Maybe you're willing to accept that ambiguity, and use the rule, "If the file looks like valid UTF-8, then use UTF-8; otherwise use
Yay! You actually got the answer partially correct. However you then badly stumble when you follow this up with:
8-bit ANSI, but under no circumstances UTF-16
The correct answer is "after knowing it is not UTF-8, use your complicated and error-prone encoding detectors".
The problem is a whole lot of stupid code, in particular from Windows programmers, basically tries all kinds of matching against various legacy encodings and UTF-16, and only tries UTF-8 if all of those return false. This is why Unicode support still sucks everywhere.
You try UTF-8 FIRST. This is for two reasons: first because UTF-8 is really popular and thus likely the correct solution (especially if you count all ASCII files as UTF-8, which they are). But the second is that a random byte stream is INCREDIBLY unlikely to be valid UTF-8 (like 2.6% chance for a two-byte file, and geometrically lower for any longer ones), this means your decision of "is this UTF-8" is very very likely to be correct. Just moving this really reliable test to be the first one will improve your detection enormously.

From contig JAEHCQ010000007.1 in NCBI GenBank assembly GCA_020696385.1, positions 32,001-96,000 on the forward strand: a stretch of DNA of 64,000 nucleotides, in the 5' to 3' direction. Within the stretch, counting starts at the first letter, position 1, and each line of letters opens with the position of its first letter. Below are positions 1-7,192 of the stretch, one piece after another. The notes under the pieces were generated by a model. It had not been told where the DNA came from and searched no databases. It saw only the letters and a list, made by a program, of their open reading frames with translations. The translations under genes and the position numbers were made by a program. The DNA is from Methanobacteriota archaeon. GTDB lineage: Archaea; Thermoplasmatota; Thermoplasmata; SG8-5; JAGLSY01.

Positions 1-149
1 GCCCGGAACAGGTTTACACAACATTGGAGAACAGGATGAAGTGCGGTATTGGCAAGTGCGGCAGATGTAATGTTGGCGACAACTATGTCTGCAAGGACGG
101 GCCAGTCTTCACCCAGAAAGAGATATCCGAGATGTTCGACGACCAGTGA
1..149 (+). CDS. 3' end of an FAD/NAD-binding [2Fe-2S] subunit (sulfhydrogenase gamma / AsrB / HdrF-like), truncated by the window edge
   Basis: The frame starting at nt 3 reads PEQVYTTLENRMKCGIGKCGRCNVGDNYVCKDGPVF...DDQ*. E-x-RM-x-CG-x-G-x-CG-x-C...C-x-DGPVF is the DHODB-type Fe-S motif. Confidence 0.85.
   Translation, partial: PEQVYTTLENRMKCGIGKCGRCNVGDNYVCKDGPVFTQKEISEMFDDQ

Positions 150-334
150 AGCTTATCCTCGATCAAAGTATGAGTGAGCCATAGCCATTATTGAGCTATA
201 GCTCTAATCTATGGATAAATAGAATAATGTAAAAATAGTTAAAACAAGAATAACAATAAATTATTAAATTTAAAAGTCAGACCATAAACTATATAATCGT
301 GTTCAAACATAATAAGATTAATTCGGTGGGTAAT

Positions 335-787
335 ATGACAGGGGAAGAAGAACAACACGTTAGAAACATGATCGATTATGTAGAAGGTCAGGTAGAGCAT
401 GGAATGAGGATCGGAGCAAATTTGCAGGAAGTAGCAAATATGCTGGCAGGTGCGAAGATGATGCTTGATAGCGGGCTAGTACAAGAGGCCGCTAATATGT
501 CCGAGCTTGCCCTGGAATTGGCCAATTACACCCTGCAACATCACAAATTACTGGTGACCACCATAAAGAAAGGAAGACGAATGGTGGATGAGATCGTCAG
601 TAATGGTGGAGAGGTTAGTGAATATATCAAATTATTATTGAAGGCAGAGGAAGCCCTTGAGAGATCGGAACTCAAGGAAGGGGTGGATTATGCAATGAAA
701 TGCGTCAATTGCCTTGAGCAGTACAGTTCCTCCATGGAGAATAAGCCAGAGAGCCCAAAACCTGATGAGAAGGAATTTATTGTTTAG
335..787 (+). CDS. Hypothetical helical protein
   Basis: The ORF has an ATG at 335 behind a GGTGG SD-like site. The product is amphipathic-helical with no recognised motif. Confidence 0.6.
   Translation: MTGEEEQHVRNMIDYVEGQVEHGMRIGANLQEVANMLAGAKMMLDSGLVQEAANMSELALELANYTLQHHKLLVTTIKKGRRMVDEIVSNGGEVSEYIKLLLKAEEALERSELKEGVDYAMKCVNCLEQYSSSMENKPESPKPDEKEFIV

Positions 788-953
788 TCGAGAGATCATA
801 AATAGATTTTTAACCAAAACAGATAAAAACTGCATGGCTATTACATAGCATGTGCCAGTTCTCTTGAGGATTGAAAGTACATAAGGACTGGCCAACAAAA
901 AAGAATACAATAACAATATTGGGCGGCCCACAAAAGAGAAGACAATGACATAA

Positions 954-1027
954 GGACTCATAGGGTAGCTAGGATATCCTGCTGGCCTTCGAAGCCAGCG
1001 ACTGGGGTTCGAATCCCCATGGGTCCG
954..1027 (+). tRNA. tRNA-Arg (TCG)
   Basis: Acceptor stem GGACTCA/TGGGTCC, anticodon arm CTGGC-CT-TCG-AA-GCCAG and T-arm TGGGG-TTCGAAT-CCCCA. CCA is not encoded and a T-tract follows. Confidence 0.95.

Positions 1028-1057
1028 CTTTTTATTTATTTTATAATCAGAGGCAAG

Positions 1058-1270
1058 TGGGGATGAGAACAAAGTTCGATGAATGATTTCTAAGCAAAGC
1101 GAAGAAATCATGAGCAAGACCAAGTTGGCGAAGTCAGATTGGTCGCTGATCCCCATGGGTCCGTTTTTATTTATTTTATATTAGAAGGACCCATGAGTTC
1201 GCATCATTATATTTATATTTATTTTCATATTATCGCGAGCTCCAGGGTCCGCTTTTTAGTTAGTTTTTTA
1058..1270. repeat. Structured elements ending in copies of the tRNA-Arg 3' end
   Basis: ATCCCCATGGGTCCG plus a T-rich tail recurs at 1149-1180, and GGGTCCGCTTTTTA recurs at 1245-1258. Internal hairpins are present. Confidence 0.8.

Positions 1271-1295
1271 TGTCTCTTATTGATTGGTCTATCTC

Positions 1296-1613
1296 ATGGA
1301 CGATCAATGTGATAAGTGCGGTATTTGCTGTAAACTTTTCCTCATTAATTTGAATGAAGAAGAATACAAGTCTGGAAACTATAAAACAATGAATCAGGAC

The biggest help would be to check for UTF-8 first, not last. This would fix "Bush hid the facts" because it would be identified as UTF-8. But a variation on that bug would still exist if you stuck a non-ASCII byte in there, in which case it would still be useful (but much much less important) to not do stupid things in the detectory, for instance requiring UTF-16 to either start with a BOM or to have at least one word with either the high or low byte all zero would be a good idea and indicate you are not an idiot.